Chaplin: 15th Anniversary Edition
October 17, 2008
Starring: Robert Downey Jr., Dan Aykroyd, Geraldine Chaplin, Kevin Dunn, Anthony Hopkins, Milla Jovovich, Moira Kelly, Kevin Kline, Diane Lane, Penelope Ann Miller, Marisa Tomei, James Woods,
Adapted from My Autobiography by Charles Chaplin and Chaplin: His Life and Art by David Robinson, Chaplin (1992) was a prestigious, big budget biopic about the life of legendary English comedian Charles Chaplin. While the film was criticized for taking liberties with some aspects of the man’s life, Robert Downey Jr., who portrayed Chaplin in the film, received almost unanimous acclaim for his inspired take on this icon of cinema. Has it really been 15 years since it was released? Enough time has passed to reassess Richard Attenborough’s film and see how well it has aged since then.
The film begins in 1894 when Chaplin was a child and watches his mother (Chaplin) bomb on stage only to go on in her place and win over the hostile audience with his singing. His family is dirty poor and faces hardships like something out of a Charles Dickens story. With the help of his older brother, Chaplin gets a chance to perform on Vaudeville where he hones his comedic chops, and in particular, his knack for physical comedy.
Chaplin travels to the United States and discovers (and becomes fascinated) by the cinema. As luck would have it, he ends up getting a job appearing in films directed by Mack Sennett (Aykroyd) and learns how films are made. Chaplin works his way up until he directs and stars in his own motion pictures, starting his own movie studio. In addition to chronicling Chaplin’s rise in show business, the film also takes a look at several of his personal relationships with various women in his life: teenage actress Mildred Harris (Jovovich) and actress Paulette Levy (Lane), who is more Chaplin’s intellectual equal.
There are awkward jumps in time as in one scene, Chaplin angers a dancer (Kelly) backstage, and in the next one they are on a fancy date in which he proposes marriage to her. Attenborough tries to cover this with a framing device that has an old Chaplin dictating his autobiography to a writer (Hopkins) who complains that he is omitting the more painful aspects of his life. Attenborough faithfully recreates some of the most memorable bits in Chaplin’s films and Robert Downey Jr. uncannily inhabits this role. Not only does he do a credible English accent, but he does a great job replicating many of Chaplin’s signature moves. This earned Downey numerous critical raves and it’s just a shame that the rest of the film wasn’t up to his level.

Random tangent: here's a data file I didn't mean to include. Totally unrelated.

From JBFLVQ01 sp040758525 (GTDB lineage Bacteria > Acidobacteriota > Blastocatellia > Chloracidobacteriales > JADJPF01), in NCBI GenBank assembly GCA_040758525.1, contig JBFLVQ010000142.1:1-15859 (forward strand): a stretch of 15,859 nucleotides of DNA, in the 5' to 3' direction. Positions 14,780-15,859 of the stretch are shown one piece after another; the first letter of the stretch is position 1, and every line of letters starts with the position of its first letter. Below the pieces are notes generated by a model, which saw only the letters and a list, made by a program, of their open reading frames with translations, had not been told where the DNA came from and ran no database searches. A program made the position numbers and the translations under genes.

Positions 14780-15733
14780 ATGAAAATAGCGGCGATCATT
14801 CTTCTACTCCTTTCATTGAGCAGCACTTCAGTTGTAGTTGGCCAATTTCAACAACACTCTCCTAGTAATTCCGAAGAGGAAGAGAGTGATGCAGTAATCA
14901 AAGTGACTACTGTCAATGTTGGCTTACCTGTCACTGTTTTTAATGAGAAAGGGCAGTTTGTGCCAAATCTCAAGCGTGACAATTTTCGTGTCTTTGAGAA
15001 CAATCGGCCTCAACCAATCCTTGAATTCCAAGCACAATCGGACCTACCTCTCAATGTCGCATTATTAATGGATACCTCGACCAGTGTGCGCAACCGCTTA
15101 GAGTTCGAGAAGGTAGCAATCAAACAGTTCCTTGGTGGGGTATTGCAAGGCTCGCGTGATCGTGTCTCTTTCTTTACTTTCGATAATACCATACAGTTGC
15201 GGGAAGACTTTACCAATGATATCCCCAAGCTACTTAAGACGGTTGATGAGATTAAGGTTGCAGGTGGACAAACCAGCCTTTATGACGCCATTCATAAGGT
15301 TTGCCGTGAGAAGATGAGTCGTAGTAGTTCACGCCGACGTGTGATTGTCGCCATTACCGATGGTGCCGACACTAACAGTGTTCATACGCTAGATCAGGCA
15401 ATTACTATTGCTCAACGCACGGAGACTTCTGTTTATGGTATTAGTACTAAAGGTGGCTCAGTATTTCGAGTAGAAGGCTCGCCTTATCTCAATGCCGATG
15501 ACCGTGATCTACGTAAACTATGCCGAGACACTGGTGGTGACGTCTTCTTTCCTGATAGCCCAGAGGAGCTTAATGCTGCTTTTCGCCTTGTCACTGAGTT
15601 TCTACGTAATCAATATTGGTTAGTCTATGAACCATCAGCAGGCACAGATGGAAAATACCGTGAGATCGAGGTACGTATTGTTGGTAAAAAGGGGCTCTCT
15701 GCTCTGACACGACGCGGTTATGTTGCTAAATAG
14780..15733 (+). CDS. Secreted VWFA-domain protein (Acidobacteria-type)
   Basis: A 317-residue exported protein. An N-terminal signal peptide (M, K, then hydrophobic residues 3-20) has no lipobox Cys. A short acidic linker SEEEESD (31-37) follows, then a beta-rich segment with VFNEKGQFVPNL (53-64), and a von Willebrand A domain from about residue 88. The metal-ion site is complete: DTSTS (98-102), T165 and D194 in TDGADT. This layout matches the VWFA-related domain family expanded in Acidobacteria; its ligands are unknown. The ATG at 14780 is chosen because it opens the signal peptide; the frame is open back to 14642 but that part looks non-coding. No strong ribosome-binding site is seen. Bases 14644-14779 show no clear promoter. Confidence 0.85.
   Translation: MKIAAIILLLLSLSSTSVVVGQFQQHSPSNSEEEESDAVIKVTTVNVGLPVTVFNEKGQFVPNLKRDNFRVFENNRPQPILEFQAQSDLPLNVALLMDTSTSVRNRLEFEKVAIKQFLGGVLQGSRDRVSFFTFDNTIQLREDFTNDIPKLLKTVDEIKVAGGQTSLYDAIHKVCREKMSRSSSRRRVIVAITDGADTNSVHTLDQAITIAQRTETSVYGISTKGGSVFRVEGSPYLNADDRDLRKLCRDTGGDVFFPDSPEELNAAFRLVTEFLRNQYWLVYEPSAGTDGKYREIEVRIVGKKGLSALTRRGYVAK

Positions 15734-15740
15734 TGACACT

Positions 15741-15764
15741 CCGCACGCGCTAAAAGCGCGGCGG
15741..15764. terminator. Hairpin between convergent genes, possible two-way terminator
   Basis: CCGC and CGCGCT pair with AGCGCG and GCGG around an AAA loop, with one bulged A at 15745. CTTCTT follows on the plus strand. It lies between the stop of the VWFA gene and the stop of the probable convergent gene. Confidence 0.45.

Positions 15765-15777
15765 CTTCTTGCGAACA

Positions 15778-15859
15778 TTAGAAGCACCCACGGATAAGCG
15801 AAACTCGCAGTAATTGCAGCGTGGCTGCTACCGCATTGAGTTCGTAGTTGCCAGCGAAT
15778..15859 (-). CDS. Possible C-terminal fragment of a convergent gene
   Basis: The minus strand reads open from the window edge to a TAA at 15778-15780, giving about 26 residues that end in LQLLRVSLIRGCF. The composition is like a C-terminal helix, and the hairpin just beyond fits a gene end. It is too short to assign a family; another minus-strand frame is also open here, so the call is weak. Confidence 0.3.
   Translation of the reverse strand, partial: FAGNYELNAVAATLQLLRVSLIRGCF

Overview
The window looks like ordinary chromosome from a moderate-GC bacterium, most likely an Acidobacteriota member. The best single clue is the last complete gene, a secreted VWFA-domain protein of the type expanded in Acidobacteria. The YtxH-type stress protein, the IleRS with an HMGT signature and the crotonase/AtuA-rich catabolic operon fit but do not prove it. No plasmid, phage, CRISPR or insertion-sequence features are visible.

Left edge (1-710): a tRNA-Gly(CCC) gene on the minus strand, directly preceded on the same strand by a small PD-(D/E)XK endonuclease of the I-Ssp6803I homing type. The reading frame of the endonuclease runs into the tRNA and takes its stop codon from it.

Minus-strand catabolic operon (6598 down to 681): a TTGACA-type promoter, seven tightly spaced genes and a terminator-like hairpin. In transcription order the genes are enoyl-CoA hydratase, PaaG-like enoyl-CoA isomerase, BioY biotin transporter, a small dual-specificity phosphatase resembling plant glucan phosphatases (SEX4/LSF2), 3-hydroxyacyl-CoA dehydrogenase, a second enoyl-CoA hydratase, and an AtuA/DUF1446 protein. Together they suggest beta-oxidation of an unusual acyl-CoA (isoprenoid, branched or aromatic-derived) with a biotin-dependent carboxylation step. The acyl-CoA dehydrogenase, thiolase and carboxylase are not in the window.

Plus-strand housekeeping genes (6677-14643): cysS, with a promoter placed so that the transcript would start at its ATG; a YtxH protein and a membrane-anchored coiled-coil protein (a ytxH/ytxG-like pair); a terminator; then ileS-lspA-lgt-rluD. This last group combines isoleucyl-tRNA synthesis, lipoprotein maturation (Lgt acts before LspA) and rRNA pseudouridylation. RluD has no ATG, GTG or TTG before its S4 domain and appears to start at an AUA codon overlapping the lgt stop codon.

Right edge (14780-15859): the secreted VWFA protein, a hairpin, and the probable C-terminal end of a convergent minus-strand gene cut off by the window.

Attenborough takes a page out of Oliver Stone’s book and populates Chaplin with an all-star cast that not only enhances the film’s drawing power but also helps the audience keep track of who everyone is. It’s not that Chaplin is a bad film it’s just not a terribly engaging or extraordinary one. For such an intriguing person who led such a fascinating life, the film feels rather flat and uninspired. Compare it to a film like Tim Burton’s Ed Wood (1994), which is vibrant and has real affection for its subject matter, conveying it to the audience passionately. Attenborough’s Chaplin lacks this passion.
“Strolling into the Sunset” features director Richard Attenborough talking about how hard it was to get a biopic about Chaplin made and then casting someone to play the man. He also talks about all the hard work and homework Downey did in order to portray Chaplin. The legendary star’s biographer, one of the film’s producers, and Chaplin’s son also offer their thoughts.
“Chaplin the Hero” takes a look at Chaplin’s global appeal. His genius as a performer on a purely visual level appealed to people of all ages all over the world because they could identify with the simple yet truthful messages in his films.
“The Most Famous Man in the World” examines Chaplin’s rise to fame, from his early days in Vaudeville to film. Once he started making films, Chaplin’s fame grew even more and at a dramatic rate.
“All at Sea: Chaplin Home Movie” features an excerpt from an amateur film shot by young journalist Alistair Cooke while on vacation with Chaplin and Paulette Goddard in the summer of 1933. Chaplin looks relaxed and happy as he goofs around for the camera.
Finally, there is a theatrical trailer.